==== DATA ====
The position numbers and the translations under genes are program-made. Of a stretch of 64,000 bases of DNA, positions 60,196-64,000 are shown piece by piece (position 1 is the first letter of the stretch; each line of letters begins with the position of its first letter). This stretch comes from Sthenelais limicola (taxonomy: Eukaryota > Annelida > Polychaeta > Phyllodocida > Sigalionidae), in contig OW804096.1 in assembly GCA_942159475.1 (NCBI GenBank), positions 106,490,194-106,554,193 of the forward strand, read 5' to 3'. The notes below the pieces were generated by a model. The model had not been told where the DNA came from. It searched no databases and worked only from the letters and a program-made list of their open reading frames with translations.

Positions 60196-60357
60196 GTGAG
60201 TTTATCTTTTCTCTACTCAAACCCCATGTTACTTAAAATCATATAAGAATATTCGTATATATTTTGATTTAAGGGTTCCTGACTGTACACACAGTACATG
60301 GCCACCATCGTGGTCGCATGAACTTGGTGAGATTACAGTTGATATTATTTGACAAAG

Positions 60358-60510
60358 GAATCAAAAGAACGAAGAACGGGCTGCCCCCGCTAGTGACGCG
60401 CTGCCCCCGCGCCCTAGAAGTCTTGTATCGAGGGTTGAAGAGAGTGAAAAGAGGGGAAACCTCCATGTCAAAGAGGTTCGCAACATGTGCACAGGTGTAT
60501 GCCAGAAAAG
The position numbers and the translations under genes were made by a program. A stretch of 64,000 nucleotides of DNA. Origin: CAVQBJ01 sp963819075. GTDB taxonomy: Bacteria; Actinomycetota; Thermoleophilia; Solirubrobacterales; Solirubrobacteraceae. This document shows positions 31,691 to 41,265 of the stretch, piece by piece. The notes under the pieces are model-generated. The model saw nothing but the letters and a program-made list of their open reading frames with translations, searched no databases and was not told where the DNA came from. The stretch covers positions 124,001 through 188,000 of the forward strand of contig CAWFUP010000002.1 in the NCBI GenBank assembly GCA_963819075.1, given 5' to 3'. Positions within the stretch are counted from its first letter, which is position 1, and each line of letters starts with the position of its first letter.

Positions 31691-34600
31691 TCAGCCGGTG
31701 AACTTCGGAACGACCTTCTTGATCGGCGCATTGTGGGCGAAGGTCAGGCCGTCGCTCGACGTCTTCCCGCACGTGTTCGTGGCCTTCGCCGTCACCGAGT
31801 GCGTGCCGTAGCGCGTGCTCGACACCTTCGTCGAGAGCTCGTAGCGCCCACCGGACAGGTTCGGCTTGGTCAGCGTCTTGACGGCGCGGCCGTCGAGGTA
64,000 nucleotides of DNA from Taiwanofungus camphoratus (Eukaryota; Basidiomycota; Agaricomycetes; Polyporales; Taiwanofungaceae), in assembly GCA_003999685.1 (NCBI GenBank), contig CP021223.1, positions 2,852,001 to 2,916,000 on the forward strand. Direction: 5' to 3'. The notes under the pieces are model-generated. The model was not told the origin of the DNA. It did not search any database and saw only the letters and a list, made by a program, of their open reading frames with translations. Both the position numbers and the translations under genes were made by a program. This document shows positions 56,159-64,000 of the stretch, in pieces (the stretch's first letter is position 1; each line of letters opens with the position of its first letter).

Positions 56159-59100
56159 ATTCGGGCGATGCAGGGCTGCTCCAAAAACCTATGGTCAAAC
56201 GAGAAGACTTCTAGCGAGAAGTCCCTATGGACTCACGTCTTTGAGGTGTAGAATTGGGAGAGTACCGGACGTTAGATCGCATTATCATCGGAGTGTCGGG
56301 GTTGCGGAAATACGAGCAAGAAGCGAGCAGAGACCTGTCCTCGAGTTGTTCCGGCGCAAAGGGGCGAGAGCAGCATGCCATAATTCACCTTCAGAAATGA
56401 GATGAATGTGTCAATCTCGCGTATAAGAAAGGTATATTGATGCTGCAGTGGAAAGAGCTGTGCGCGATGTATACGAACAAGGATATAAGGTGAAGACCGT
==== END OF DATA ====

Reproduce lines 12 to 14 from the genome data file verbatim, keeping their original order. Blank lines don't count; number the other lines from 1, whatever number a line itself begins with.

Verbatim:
31691 TCAGCCGGTG
31701 AACTTCGGAACGACCTTCTTGATCGGCGCATTGTGGGCGAAGGTCAGGCCGTCGCTCGACGTCTTCCCGCACGTGTTCGTGGCCTTCGCCGTCACCGAGT
31801 GCGTGCCGTAGCGCGTGCTCGACACCTTCGTCGAGAGCTCGTAGCGCCCACCGGACAGGTTCGGCTTGGTCAGCGTCTTGACGGCGCGGCCGTCGAGGTA